Two of Silicon Valley’s biggest venture capitalists are madly investing in tech startups that could soon make health care better and more affordable.
Health care is the “most screwed up” industry in the nation, said John Doerr, a longstanding partner at Kleiner Perkins Caufield & Byer known for backing companies like Google (GOOG), Amazon (AMZN), Intuit (INTU) and Zynga (ZNGA).
The U.S. spends $2.6 trillion on health care and “everyone agrees that about 30% of that is wasted,” he said at the TechCrunch Disrupt conference on Wednesday in San Francisco.
He thinks the problem is that doctors are charging per procedure, which encourages more procedures and general inefficiency. Doctors can change that by using iPads and cloud apps, he believes.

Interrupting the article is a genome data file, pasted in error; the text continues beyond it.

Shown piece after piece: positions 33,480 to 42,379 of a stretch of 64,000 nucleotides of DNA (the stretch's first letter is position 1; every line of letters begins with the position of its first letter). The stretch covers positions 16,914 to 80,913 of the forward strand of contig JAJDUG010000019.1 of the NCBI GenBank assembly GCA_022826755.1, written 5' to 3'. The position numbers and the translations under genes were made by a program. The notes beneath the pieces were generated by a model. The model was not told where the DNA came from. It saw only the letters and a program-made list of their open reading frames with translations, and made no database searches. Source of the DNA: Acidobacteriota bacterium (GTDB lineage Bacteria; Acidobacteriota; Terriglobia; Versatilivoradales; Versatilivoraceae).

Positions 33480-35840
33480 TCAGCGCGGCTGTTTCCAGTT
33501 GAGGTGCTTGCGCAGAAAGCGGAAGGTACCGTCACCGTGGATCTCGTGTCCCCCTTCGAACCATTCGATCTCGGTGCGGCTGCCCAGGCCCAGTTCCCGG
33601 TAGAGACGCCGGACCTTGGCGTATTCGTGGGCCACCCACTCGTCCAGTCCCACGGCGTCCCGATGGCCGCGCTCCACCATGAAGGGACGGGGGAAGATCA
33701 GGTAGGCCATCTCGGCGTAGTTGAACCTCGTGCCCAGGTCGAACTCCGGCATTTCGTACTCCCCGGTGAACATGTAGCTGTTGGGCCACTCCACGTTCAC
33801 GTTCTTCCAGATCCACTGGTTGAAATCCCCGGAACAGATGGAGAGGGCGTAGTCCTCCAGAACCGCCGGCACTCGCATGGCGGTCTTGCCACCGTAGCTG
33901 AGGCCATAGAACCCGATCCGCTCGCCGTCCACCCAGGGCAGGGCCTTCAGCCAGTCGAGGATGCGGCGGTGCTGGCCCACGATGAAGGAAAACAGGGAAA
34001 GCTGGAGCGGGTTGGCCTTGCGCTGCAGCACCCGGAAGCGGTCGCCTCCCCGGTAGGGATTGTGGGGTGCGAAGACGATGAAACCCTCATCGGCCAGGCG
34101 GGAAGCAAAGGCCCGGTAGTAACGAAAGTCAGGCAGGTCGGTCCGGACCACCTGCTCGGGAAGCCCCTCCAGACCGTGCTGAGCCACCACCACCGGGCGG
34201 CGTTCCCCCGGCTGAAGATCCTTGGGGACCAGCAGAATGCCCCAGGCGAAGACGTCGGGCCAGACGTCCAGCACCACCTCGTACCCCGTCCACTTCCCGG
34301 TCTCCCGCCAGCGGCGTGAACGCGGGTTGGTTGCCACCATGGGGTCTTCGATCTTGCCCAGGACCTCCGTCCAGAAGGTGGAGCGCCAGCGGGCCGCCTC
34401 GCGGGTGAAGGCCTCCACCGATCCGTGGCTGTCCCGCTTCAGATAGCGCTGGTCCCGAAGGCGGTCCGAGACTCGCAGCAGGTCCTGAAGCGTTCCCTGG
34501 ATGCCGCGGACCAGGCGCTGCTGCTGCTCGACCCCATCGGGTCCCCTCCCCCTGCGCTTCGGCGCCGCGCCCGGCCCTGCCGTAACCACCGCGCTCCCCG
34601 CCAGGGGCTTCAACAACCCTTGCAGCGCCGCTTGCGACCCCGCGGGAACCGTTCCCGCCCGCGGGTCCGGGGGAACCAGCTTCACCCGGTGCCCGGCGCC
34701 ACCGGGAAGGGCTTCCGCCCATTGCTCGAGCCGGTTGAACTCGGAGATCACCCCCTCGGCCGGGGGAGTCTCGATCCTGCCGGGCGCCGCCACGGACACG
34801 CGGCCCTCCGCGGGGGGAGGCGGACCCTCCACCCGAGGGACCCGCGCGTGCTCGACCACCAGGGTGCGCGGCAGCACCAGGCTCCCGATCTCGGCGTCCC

“Two or three years ago there was more technology in Safeway than in some physicians offices,” he quipped.
Low-cost consumer health care apps on smartphones will be what really makes health care better, said another legendary VC, Vinod Khosla, founder of Khosla Ventures, at the same conference.
“80% of what doctors do can be done at a fraction of cost at substantial better quality,” by using smartphones and low-cost sensors Khosla said.
He showed off a number of smartphone apps that he’s invested in that could replace expensive diagnostic procedures.
- AliveCor: An iPhone app that monitors your heart electrocardiogram (EKG). He’s trying to convince the founders to give it away for free, he said.
- CellScope Oto: Takes a photograph of the ear and ear temperature to diagnose ear infections and other illnesses.
- GINGER.io: Monitors how you use your smartphone to track your mental health. Watches emails, phone calls, app usage. If you’re normal behavior changes, it can alert you or your psychiatrist.